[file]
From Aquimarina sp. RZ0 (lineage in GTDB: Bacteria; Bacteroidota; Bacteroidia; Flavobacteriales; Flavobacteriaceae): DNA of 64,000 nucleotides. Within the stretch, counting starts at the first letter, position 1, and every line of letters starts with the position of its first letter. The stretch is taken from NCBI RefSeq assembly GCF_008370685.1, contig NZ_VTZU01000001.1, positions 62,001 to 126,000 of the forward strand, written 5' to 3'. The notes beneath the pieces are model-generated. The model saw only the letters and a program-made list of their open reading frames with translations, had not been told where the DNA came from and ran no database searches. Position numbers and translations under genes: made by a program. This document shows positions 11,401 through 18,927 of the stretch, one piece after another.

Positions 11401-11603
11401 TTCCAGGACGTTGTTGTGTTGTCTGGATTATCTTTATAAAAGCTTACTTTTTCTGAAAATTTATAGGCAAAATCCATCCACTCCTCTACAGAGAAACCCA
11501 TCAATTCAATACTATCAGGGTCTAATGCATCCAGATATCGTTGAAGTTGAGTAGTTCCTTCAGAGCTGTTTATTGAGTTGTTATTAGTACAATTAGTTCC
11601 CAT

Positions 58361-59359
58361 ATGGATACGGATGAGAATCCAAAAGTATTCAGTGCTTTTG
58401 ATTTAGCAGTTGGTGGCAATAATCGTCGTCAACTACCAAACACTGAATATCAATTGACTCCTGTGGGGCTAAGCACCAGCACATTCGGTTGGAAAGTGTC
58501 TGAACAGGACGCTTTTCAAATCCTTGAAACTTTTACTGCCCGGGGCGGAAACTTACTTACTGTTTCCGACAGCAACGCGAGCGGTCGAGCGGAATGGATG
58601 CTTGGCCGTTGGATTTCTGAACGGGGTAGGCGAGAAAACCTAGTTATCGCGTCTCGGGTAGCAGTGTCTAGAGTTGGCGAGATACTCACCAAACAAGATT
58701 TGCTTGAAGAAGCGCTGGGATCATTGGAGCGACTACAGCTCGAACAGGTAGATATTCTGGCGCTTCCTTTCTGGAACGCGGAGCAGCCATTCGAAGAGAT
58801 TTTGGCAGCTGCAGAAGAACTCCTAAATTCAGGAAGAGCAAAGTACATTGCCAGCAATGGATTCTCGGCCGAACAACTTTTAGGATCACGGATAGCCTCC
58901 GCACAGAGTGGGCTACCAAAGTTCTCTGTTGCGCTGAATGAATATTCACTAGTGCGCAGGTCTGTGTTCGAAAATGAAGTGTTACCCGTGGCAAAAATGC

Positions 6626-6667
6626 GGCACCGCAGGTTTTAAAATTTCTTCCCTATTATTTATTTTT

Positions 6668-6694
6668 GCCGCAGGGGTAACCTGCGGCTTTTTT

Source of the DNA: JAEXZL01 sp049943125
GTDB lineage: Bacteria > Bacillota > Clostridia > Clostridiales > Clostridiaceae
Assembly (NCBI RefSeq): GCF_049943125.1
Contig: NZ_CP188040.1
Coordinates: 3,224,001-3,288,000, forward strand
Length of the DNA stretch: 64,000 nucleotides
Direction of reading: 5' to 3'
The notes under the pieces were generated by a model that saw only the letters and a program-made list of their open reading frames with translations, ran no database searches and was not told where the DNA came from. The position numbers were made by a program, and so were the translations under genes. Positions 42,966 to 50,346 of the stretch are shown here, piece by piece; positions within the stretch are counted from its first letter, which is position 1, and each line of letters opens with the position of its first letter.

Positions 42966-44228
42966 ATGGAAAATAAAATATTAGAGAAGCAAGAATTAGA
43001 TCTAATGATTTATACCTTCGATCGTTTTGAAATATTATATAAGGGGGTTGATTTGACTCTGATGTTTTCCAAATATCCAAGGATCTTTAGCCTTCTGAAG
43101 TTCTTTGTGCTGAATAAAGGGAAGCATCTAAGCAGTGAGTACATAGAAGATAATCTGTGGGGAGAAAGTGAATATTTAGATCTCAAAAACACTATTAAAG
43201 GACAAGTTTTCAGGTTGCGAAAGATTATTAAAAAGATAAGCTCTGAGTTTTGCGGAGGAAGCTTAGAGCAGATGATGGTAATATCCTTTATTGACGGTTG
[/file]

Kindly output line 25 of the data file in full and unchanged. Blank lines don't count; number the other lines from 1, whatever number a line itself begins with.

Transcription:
The notes under the pieces were generated by a model that saw only the letters and a program-made list of their open reading frames with translations, ran no database searches and was not told where the DNA came from. The position numbers were made by a program, and so were the translations under genes. Positions 42,966 to 50,346 of the stretch are shown here, piece by piece; positions within the stretch are counted from its first letter, which is position 1, and each line of letters opens with the position of its first letter.